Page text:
Some of the laptop computers in Morrow police cruisers had aged to the point that they had outdated operating systems, while others were so worn out, brackets had to be attached to keep monitors from falling over, according to the city’s police chief.
Police Chief Jeff Baker said the city received $10,000 from the Federal Bureau of Investigations’ (FBI) Atlanta office earlier this year. He explained that the city applied for a portion of the more than $1 million surplus forfeiture assets that the federal agency was trying to dispose of before the end of its fiscal year.
The city was allowed to receive some of that money because of its past involvement with Innocent Images, which is the agency’s Atlanta-area child pornography task force, Baker said. He added that the Morrow Police Department applied to receive $90,000 of that money. The agency awarded $10,000 to the department, with the stipulation that it had to spend it before the end of this month, Baker said.
The department decided to put that money to use by replacing some of its worn-out computers. “We have an aging-computers issue that we’ve been trying to address,” Baker said. “So, we determined that our biggest need that could use our $10,000 windfall was to go ahead and replace some of those [computers].”
On Tuesday, the Morrow City Council unanimously approved spending $10,062.01, to buy seven new laptop computers and seven thermal printers. The federal money will cover the bulk of that, with the city being responsible to pay just $62.01.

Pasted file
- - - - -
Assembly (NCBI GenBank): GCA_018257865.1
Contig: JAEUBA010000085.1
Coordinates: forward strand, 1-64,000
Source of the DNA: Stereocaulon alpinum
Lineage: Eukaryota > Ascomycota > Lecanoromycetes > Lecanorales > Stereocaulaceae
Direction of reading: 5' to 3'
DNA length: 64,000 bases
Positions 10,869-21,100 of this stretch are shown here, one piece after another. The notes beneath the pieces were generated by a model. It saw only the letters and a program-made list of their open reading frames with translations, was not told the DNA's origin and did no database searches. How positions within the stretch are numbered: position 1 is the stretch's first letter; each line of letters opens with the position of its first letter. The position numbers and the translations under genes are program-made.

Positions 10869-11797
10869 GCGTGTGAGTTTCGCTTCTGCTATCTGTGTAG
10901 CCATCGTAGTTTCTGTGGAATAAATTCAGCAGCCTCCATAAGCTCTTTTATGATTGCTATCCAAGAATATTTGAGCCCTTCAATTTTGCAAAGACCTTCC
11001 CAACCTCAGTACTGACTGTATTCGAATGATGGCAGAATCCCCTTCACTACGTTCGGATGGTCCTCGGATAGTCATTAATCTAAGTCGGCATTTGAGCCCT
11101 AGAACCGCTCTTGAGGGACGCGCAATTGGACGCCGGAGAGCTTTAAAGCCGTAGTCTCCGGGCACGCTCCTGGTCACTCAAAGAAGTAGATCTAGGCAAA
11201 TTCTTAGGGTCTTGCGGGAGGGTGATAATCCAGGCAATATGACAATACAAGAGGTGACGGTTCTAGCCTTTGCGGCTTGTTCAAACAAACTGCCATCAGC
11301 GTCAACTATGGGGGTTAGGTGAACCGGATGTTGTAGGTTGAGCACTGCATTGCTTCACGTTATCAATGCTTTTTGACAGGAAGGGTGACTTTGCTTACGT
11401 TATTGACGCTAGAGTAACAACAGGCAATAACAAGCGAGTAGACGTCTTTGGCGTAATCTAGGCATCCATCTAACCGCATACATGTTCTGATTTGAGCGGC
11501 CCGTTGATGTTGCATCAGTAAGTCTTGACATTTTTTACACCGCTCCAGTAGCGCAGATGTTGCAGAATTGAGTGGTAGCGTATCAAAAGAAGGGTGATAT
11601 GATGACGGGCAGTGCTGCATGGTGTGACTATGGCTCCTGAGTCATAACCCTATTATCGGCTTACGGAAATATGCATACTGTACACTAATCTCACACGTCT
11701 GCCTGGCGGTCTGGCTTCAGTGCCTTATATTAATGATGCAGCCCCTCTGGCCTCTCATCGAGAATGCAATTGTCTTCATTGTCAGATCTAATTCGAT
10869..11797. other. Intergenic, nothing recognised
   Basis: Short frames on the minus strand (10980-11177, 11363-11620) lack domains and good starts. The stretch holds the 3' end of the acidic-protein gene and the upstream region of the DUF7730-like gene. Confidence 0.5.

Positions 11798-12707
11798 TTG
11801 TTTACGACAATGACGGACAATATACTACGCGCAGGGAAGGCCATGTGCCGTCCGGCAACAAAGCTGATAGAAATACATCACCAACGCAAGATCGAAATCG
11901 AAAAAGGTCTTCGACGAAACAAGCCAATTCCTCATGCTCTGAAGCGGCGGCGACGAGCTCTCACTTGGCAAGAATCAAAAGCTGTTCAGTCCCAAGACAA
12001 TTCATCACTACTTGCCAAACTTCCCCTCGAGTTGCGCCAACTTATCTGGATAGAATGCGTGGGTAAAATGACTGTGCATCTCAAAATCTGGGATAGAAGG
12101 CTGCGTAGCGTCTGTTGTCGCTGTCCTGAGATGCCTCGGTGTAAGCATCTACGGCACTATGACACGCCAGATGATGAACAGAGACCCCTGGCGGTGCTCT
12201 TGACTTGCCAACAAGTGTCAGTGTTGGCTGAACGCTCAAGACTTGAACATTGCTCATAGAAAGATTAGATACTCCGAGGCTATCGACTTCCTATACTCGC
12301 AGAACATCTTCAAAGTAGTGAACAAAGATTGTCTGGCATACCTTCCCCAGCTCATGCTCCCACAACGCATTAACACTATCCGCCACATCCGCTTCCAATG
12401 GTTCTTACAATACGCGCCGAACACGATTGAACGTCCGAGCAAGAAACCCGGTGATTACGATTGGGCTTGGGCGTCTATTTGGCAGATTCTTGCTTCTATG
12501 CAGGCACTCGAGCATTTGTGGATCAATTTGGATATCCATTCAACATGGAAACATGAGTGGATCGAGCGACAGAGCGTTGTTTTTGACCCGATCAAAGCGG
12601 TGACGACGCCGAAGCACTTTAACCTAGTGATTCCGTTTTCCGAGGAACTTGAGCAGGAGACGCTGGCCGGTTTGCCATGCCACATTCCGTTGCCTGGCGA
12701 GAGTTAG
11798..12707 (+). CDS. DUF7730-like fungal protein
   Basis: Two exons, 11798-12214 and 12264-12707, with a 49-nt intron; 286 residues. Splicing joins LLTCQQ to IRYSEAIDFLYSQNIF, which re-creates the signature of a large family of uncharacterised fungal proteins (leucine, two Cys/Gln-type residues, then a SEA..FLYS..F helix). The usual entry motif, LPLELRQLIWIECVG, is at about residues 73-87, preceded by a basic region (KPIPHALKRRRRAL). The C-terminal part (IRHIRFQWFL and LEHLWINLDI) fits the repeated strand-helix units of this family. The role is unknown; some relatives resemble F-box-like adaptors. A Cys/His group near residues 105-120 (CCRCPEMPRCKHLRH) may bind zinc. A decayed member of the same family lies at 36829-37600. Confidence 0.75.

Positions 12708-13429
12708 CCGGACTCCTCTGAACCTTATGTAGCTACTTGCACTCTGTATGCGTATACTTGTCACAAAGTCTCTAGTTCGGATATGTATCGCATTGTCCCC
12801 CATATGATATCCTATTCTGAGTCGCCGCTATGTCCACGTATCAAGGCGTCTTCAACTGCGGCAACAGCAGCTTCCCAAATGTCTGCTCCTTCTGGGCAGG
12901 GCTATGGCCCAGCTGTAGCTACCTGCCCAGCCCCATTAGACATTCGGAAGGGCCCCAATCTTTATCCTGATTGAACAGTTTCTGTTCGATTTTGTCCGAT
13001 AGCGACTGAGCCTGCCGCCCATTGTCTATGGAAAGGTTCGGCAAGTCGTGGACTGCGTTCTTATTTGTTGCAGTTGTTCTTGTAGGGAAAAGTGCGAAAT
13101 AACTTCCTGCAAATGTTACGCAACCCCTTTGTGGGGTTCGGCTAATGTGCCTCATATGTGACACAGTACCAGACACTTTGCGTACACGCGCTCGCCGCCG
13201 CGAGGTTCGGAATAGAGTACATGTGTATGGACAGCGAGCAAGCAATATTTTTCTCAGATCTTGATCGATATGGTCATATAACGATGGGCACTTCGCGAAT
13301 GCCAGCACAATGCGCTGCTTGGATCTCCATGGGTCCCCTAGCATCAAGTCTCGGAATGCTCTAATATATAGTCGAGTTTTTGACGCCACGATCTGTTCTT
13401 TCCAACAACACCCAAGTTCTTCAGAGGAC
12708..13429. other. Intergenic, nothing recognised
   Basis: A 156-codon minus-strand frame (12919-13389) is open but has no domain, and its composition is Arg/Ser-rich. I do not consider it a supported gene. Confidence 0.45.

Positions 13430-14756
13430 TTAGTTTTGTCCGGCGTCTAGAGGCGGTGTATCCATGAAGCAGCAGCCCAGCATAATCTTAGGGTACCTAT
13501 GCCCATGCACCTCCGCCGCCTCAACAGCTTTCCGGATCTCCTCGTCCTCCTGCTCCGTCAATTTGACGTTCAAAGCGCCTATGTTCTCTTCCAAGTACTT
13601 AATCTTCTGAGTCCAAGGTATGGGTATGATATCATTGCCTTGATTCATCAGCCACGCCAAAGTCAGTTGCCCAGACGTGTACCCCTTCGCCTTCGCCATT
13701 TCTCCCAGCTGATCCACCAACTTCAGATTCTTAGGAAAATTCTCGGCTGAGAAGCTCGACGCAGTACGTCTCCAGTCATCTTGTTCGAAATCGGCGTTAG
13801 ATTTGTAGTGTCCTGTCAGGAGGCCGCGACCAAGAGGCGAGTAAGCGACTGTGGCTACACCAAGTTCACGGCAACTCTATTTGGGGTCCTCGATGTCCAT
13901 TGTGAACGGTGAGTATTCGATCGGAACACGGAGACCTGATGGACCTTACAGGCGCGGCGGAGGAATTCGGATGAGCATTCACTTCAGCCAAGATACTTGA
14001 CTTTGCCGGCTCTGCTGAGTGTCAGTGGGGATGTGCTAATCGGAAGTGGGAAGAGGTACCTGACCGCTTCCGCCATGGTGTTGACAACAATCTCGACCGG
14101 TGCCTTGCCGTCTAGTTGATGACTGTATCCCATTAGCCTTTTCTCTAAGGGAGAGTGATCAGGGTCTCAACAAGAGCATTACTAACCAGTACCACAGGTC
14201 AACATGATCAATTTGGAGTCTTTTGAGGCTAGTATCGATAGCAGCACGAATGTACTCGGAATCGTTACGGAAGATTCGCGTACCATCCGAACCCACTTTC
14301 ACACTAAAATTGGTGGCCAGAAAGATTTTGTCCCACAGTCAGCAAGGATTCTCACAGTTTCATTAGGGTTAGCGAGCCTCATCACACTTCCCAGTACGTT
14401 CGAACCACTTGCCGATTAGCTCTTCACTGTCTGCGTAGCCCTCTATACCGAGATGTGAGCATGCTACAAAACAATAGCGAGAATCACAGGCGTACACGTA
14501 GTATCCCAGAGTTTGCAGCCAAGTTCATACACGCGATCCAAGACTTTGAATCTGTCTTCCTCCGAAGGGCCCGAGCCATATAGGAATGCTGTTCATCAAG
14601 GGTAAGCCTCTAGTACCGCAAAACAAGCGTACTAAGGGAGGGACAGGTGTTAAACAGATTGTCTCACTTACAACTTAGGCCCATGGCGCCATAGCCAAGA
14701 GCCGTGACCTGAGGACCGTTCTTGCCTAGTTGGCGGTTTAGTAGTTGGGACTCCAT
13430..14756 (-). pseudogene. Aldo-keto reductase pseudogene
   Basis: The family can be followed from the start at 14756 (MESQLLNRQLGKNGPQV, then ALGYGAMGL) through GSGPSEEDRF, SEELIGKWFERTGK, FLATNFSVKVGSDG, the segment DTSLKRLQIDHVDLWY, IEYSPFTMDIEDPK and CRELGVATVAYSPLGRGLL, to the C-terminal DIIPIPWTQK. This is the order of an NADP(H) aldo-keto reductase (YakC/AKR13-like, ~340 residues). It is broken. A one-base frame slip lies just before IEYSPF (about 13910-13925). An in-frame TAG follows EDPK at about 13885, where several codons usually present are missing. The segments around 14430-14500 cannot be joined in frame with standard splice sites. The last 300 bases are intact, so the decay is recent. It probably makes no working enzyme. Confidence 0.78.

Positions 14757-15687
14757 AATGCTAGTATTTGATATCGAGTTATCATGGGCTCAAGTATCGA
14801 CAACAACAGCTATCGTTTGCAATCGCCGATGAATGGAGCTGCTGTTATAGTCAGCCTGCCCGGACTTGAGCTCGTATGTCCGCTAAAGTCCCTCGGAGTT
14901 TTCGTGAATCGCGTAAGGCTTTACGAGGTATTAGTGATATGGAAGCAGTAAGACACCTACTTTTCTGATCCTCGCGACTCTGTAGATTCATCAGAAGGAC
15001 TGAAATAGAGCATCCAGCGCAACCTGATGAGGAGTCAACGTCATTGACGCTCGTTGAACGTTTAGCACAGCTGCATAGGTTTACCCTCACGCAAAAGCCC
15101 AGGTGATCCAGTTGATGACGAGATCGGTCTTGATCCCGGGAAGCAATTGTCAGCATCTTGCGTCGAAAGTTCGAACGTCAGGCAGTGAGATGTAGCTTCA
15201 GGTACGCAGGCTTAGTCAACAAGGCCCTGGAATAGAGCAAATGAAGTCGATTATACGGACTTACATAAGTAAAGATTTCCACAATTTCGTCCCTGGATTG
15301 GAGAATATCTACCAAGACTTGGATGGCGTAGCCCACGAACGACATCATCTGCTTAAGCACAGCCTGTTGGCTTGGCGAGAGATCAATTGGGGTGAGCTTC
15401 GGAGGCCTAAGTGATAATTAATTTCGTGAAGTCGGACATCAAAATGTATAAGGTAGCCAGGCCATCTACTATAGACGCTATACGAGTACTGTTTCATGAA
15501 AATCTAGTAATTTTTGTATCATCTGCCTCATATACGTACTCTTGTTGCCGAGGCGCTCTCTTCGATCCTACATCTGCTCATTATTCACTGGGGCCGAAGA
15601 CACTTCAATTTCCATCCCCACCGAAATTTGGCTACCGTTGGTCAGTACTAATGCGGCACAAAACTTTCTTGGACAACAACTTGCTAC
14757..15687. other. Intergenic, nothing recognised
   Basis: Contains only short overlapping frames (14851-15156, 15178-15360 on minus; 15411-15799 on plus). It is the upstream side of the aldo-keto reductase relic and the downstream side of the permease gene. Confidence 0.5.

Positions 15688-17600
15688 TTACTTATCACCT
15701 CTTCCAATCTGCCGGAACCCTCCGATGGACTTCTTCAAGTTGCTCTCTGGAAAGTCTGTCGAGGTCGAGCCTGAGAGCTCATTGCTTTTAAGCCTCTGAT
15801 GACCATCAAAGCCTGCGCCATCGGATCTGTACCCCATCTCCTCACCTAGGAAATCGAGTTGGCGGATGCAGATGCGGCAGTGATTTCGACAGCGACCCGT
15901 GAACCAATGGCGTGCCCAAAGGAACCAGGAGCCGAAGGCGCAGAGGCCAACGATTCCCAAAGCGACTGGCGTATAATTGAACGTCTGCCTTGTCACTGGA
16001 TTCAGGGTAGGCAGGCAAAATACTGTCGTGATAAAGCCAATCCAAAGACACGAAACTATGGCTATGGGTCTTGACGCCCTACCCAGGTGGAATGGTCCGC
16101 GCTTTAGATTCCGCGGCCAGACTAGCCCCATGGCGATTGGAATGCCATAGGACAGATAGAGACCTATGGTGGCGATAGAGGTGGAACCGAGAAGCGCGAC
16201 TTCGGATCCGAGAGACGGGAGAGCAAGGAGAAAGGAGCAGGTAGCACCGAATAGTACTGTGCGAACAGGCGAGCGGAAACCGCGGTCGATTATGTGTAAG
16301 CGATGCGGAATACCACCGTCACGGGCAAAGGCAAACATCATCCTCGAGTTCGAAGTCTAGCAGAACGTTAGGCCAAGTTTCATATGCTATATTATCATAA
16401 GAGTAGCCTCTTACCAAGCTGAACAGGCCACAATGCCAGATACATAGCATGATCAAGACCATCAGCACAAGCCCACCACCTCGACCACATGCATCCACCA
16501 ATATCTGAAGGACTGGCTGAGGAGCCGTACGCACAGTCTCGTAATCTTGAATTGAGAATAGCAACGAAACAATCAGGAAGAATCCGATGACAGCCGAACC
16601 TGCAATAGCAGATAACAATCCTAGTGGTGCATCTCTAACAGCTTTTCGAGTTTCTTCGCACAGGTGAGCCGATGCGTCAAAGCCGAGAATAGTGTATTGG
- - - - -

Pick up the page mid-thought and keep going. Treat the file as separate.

Morrow City Manager Jeff Eady said that was just fine with him. “Sixty-two dollars and one-cent for seven laptops and seven printers sounds like a pretty good deal to me,” Eady told Baker during the council meeting this week. “I’ll take that.”
Baker said the police department has an existing computer-replacement schedule that calls for approximately three computers to be replaced in police cars each year. “But, with the change in our programming, there’s a different computer that we use now that conserves energy and paper ... so we decided to go with seven computers and seven printers,” he said.
The department has a total of 28 cruisers that are used for uniform patrol, according to Baker. He said the average age of a computer in a patrol car is three years, but he added some of the laptops are 5 years old.
“The operating systems are decrepit,” the police chief said. “This [federal money] helps us out to get a little bit more [computers than normal] this year, so we can equip those officers that have been having issues with their computers.”